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ERIC Number: ED518890
Record Type: Non-Journal
Publication Date: 2010
Pages: 159
Abstractor: As Provided
Reference Count: 0
ISBN: ISBN-978-1-1242-1066-7
ISSN: N/A
Changes in the Use of the Passive Voice over Time: A Historical Look at the "American Journal of Botany" and the Changes in the Use of the Passive Voice from 1914-2008
Dumin, Laura Marie
ProQuest LLC, Ph.D. Dissertation, Oklahoma State University
Scope and Method of Study. This study looks at 15 articles from the "American Journal of Botany"--5 articles from 1914-1918, 5 articles from 1962-1966, and 5 articles from 2004-2008--to determine if and how the use of the passive voice has changed over time. Findings and Conclusions. The ways in which the passive voice was used, and the sections ("Methods, Results, Discussion") and spaces where it occurred (categories into which the verbs fit, "Citation, Fact, Natural processes, Prior work, Research, Data, Hypothetical, Tools, Textual"), changed in subtle ways over time. The findings show that the section in which the passive voice occurred most frequently changed over time, with the "Methods" in the 1910s having the highest percentage (40.69%) of passives in that 5-year period, the "Results" in the 1960s having the highest percentage (42.34%) of passives in that 5-year period, and the "Discussions" in the 2000s having the highest percentage (37.18%) of passives in that 5-year period. Certain verbs were more likely to occur than others in this corpus, leading to some interesting findings. "Initiated" was an interesting verb to find, as it occurred only in the "natural process" space and only in the 2000s. I think that this is a niche verb, one that will occur only in certain disciplines of scientific writing. The full passives were another part of the data that I examined. Of the 2,283 passive "be" constructions in the corpus, 228 (or 9.99%) contained a "by"-phrase and were counted as full passives. The data suggests that the use of the passive voice has not become better or worse, but has evolved as a tool for helping scientists to discuss what they are doing in their experiments. [The dissertation citations contained here are published with the permission of ProQuest LLC. Further reproduction is prohibited without permission. Copies of dissertations may be obtained by Telephone (800) 1-800-521-0600. Web page: http://www.proquest.com/en-US/products/dissertations/individuals.shtml.]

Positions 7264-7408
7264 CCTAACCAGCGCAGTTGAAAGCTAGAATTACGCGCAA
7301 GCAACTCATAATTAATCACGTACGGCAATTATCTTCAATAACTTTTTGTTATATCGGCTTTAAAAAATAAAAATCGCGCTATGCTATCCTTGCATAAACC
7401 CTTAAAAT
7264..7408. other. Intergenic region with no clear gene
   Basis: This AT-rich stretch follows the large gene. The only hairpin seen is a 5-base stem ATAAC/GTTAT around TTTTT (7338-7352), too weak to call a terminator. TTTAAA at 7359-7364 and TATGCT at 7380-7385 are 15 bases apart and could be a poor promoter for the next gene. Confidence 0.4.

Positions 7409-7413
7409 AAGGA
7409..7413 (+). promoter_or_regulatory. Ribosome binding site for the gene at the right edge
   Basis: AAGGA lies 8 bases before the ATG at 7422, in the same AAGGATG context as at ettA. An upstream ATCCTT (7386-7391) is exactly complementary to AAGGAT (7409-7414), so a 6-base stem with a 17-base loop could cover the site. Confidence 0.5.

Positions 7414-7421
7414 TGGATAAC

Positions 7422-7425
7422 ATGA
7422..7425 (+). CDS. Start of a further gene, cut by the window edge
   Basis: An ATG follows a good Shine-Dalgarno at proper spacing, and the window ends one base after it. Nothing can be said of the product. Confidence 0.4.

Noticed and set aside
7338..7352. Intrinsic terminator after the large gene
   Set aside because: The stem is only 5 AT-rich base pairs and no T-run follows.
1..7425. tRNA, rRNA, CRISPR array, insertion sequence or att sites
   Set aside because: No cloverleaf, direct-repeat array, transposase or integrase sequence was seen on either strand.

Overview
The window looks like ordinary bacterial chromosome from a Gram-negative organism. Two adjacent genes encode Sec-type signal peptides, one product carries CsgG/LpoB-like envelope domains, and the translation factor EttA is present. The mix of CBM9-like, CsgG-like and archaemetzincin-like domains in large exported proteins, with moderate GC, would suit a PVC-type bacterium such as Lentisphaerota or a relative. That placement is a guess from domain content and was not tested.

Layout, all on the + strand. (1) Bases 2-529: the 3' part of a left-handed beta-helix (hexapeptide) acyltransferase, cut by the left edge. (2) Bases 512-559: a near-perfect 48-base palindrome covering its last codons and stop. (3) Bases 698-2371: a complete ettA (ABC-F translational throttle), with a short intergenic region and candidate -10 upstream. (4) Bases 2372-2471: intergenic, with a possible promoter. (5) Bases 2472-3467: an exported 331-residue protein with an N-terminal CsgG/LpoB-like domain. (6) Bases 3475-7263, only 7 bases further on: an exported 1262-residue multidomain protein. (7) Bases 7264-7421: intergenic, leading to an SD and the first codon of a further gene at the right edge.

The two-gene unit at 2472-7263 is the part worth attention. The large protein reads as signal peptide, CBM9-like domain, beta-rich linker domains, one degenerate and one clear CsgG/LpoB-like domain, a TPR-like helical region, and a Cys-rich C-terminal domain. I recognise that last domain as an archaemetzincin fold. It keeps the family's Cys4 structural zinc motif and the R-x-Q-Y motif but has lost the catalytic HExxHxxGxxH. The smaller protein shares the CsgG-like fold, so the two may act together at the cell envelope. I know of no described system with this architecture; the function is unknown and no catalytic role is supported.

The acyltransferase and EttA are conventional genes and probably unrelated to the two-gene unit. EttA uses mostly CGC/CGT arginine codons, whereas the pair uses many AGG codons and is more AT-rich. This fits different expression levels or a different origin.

ProQuest LLC. 789 East Eisenhower Parkway, P.O. Box 1346, Ann Arbor, MI 48106. Tel: 800-521-0600; Web site: http://www.proquest.com/en-US/products/dissertations/individuals.shtml
Publication Type: Dissertations/Theses - Doctoral Dissertations
Education Level: N/A
Audience: N/A
Language: English
Sponsor: N/A
Authoring Institution: N/A